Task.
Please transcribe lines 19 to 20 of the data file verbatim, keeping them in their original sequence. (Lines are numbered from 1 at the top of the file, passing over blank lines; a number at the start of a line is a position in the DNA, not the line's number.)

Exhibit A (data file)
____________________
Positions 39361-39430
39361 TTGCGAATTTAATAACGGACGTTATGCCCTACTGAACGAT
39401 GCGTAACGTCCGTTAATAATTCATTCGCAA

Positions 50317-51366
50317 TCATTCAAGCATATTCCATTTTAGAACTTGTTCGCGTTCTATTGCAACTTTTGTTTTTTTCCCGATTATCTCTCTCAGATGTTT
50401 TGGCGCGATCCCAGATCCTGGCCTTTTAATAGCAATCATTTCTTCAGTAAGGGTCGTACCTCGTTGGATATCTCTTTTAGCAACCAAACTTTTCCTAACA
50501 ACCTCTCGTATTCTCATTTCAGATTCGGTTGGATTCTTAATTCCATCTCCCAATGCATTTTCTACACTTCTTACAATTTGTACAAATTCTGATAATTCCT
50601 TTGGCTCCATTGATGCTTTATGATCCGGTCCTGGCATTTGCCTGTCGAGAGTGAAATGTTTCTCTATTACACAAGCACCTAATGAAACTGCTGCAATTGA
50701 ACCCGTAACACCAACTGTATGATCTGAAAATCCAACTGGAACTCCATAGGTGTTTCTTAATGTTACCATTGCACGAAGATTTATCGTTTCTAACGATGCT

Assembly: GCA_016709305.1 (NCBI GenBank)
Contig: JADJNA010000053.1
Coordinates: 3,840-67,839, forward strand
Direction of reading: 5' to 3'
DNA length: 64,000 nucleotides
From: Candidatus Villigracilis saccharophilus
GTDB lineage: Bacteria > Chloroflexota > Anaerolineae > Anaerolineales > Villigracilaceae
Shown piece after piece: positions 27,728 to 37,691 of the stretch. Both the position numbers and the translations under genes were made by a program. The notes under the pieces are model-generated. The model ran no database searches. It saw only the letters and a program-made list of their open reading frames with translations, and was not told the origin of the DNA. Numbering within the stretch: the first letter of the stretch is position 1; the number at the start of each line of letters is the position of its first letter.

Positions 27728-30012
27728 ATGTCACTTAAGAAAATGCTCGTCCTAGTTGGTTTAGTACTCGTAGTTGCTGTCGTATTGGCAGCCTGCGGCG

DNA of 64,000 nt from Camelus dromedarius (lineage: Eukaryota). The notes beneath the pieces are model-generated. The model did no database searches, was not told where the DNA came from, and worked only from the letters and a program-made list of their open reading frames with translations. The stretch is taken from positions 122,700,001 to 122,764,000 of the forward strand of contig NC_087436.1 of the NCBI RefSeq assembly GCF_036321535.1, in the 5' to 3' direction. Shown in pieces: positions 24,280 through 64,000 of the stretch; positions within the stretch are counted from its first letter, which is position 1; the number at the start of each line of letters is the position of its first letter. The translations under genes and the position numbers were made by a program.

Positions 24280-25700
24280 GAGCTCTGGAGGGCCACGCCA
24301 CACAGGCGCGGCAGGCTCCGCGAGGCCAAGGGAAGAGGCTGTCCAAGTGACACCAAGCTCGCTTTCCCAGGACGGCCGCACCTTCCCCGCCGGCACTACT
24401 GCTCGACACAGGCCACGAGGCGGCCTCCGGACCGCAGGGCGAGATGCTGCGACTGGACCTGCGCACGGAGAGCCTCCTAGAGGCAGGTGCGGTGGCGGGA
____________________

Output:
27728 ATGTCACTTAAGAAAATGCTCGTCCTAGTTGGTTTAGTACTCGTAGTTGCTGTCGTATTGGCAGCCTGCGGCG

DNA of 64,000 nt from Camelus dromedarius (lineage: Eukaryota). The notes beneath the pieces are model-generated. The model did no database searches, was not told where the DNA came from, and worked only from the letters and a program-made list of their open reading frames with translations. The stretch is taken from positions 122,700,001 to 122,764,000 of the forward strand of contig NC_087436.1 of the NCBI RefSeq assembly GCF_036321535.1, in the 5' to 3' direction. Shown in pieces: positions 24,280 through 64,000 of the stretch; positions within the stretch are counted from its first letter, which is position 1; the number at the start of each line of letters is the position of its first letter. The translations under genes and the position numbers were made by a program.